Further objects, features and advantages of the present invention will be clearly understood by reference to the following detailed description which is accompanied by a drawing in which Figure 1 illustrates, diagrammatically, a radio relay station, while Figure 2 illustrates a general layout of a complete radio relay system involving my invention.
In Figure 1, reference character ID indicates by means of a conventional box a repeater station amplier unit. The arriving signals are picked up by receiving antenna I I, applied to the input of the amplier I0, and from the output of the amplifier applied to a transmitting antenna I2. From transmitting antenna I2 the signals are sent on to the next repeater station. In adjustable coupling relationship with the transmission line from the output of amplifier III to the transmitting antenna I2 is a coupling loop I3 which abstracts a small portion of the energy appearing in the transmission line. This energy is rectified by rectier I4 and applied to the operating winding I'I of a, relay. The circuit between rectifier I4 and winding I'I includes a condenser I5 and a variable resistance I6 by means of which the response time of the relay may be adjusted. The relay winding Il is arranged to attract contact arm I8 when energizing thus breaking its connection with a back contact I9. As long as signals are picked up by the coupling loop I3 the relay winding I'I is maintained energized and contacts I8 and I9 are separated. The oscillator is therefore prevented from operating. If, for any reason, signals cease to appear in the output of amplifier I0, the winding II of the relay is de-energized, contacts I8 and I9 are closed and oscillator 20 is energized from a convenient power supply, not shown but conventionally indicated. The output of the oscillator 20 is applied by means of a coupling loop 22 in adjustable relationship with the input of the amplifier I0.
The capacity of condenser I5 and the resistance of variable resistor I6 are so adjusted that at the relay station nearest the receiving terminal it requires, for example, a half second for the relay to close its back contacts when no signal is being received. The oscillator 2li being energized transmits a signal through the amplifier I0 if it is in an operative condition. The resultant amplilied'signal appearing in the output of the amplifier is picked up by coupling loop I3 and the relay is caused to open the contacts I8 and I9. Thus, a pulse of approximately a half second in duration is transmitted. The time period between pulses will also be about a half second in duration.
The rate of opening and closing and the ratio Y design and adjustment of the relay.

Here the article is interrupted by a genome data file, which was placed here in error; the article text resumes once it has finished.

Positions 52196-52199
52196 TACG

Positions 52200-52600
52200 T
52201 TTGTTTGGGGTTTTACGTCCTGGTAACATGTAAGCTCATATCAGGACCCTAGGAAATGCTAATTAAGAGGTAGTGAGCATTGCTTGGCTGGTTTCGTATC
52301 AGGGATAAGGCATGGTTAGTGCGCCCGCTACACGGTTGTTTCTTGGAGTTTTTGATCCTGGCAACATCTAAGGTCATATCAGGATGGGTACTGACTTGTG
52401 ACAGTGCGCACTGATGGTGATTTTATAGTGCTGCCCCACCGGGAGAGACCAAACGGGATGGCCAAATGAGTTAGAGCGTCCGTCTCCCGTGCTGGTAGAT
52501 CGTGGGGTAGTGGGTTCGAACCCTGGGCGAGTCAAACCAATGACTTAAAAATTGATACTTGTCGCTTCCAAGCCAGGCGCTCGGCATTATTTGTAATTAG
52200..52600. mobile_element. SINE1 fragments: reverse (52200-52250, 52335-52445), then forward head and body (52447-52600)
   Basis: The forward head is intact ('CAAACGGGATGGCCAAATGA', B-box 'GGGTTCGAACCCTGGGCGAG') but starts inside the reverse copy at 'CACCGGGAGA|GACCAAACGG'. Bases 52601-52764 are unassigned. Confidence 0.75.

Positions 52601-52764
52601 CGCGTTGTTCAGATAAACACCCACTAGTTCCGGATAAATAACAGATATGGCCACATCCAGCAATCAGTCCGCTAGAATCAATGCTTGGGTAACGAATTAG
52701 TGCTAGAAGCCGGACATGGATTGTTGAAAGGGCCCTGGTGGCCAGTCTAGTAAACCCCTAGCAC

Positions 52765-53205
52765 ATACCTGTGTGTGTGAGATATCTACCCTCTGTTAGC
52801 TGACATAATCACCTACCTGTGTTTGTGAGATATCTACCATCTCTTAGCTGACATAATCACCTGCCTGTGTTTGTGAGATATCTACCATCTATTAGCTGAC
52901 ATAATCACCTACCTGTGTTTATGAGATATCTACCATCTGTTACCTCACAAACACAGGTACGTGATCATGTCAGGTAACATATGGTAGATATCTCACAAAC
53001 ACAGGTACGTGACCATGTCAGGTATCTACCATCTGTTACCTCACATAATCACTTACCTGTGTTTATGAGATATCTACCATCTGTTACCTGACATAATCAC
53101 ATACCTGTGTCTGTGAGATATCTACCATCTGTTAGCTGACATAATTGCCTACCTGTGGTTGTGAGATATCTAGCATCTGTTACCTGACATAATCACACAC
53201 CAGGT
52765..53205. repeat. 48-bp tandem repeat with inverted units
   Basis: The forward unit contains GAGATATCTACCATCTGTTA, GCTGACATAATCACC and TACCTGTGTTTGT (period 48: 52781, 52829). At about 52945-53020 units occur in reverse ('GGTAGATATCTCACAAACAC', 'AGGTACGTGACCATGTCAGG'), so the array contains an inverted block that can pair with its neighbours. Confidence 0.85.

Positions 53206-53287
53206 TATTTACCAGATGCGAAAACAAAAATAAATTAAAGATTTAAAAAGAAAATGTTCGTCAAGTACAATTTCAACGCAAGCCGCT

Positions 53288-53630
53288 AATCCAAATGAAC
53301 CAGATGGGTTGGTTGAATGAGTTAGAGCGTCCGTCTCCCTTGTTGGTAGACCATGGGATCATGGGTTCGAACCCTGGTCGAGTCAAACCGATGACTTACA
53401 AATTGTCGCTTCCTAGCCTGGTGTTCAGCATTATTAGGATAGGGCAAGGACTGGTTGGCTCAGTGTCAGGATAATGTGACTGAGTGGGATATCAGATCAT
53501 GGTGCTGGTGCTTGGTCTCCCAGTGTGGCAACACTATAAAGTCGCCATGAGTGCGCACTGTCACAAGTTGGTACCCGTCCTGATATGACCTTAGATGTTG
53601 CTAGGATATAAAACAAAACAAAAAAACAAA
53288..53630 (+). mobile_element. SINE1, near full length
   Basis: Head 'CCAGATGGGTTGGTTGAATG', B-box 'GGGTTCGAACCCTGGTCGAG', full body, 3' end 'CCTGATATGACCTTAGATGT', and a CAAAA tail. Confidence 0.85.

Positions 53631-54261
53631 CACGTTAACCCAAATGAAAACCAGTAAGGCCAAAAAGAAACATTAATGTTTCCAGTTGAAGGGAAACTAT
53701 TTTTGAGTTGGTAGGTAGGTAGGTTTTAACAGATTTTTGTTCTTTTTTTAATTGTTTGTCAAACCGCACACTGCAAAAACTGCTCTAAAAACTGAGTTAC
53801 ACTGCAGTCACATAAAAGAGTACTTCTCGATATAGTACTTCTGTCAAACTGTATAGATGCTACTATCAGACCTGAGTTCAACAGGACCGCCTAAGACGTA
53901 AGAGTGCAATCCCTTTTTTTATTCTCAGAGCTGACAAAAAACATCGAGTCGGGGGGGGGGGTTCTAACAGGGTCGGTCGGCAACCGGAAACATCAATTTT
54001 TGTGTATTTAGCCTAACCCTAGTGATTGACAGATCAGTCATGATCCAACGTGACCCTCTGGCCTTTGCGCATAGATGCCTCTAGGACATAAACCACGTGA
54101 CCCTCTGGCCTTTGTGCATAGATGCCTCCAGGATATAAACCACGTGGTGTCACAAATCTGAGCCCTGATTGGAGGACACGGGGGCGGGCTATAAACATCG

A relay system in which my invention may be employed is shown in Figure 2, with the typical oscillator pulse rates shown below two of the intermediate and unattended repeater stations 33 and 37. In this system, a television transmitter applies signals to broadcast antenna 3| broadcasting the signals over a desired control service area. Near an edge of the area consistently supplied by good quality signals from transmitter 3U, is located in an unattended repeater station 33 having receiving antenna 34 and a sharply directional transmitting antenna 35. Antenna 34 is preferably directional and is shown as a type of array which is conveniently useable at the frequencies assigned for television broadcast use. Antenna 35 is shown as of the type employing a parabolic reflector for its direction effect. Ordinarily, the frequencies transmitted are much higher thank those from transmitter 30 and are, therefore, conveniently focussed by this type of antenna. In order to protect the antenna 35 from adverse weather conditions, it may be enclosed within a shield 4G made of Wood or other non-conducting material. The repeater station 33 may include amplifier units such as amplifier I0 of Figure l. In the embodiment shown it may also include a frequency charger. The signal transmitted from antenna 35 is picked up at a second repeater station 31 by receiving antenna 38 and retransmitted over directional receiving transmitter 35. At this particular station, the entire transmitting and receiving equipment including the antennas, may be enclosed within a cylindrical drum-like structure 4I at the top of a tall tower. All of the equipment being compactly grouped, losses in transmission lines may be reduced. The enclosure 4I is similar to enclosure 4U at the first repeater station and performs the same functions.